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It's okay to still be struggling even if you feel like your life is great

Psychologist Dr. Karen Doll says many of her patients have been feeling guilty for struggling with their mental health, even as they see more hope.

MAINE, USA — There seems to be a new wave of people struggling with their mental health through the pandemic. While there has been a renewed sense of hope for many, others are still battling anxiety as the global pandemic continues.

Dr. Karen Doll is a licensed psychologist and author of "Building Psychological Fitness: How High Performers Achieve With Ease." She said she's heard from many patients who are struggling but feeling guilty about it. Here's why you shouldn't:

"COVID-19 has impacted everyone on the globe to varying degrees. A challenge I frequently hear is people are struggling, yet they feel guilty about it because, by western societal standards, their life is 'great.' They are healthy, employed, and have a family," Doll said. "So they aren’t struggling in the literal sense, yet their life feels like a struggle."

Here's the challenge with that. 

"We grow up with misconceptions of what thriving looks like. We’re given a repeated message of what 'happy' or 'success' looks like. We’re sold a story that if we get into the right college, get the right job, right partner, make X amount of money, then life will be great. We will be happy but only you know what will make you happy," Doll said.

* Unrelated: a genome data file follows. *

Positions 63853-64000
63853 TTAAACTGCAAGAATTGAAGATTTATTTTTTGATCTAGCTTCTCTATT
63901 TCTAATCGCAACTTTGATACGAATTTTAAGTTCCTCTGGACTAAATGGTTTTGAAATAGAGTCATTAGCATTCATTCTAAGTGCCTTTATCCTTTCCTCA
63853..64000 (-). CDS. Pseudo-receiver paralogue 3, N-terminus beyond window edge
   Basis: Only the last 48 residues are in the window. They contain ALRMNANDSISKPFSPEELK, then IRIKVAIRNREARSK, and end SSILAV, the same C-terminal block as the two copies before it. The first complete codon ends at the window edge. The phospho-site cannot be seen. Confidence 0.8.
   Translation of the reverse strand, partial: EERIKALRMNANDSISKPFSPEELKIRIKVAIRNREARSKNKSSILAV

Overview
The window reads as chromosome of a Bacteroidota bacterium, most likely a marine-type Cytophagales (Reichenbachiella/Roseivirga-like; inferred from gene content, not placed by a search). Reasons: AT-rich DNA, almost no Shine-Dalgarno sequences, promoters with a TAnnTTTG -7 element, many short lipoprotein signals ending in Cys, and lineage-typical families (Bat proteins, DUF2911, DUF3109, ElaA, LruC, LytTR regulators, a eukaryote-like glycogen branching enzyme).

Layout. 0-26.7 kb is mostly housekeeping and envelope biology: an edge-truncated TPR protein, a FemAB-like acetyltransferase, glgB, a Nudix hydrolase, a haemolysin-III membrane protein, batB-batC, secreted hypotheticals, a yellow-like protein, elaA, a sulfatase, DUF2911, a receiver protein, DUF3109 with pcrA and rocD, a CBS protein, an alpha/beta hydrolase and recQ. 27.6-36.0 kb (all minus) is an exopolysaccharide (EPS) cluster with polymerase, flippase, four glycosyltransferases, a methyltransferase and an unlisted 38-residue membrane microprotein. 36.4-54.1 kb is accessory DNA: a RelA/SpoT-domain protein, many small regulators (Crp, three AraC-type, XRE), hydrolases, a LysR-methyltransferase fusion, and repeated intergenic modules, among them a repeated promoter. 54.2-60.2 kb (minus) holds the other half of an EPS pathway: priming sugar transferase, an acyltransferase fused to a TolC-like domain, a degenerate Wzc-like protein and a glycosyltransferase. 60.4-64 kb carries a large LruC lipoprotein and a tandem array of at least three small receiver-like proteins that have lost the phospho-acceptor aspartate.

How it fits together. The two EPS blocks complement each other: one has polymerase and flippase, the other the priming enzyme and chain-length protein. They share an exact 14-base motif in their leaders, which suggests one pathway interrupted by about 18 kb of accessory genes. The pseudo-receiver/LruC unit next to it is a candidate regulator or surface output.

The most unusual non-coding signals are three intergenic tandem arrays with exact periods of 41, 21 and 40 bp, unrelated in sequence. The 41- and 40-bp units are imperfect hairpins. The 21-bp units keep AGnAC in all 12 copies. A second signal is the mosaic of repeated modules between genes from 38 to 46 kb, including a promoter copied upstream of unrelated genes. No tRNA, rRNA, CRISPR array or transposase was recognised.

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Things like Disney movies or Instagram posts only push those unfair standards of what life should be like or what it's supposed to look like. 

"Then we face the daily realities, challenges, and boredom that adult life brings, and it doesn’t add up," Doll explained. "High achievers often buy into the myth that fatigue is a weakness."

So if our lives are so great, why are we miserable?

"We need a reset. We need to recalibrate with reality," Doll said. "We need to understand what is attainable? What is realistic? What are our human limitations? What will really make us happy?"

Challenge yourself to answer those questions daily, Doll said. Take it day by day, and create new goals for yourself. Change won't come quickly, but it's important to take hold of your mental health as early as you can.

To learn more about Dr. Doll's book, "Building Psychological Fitness," click here.

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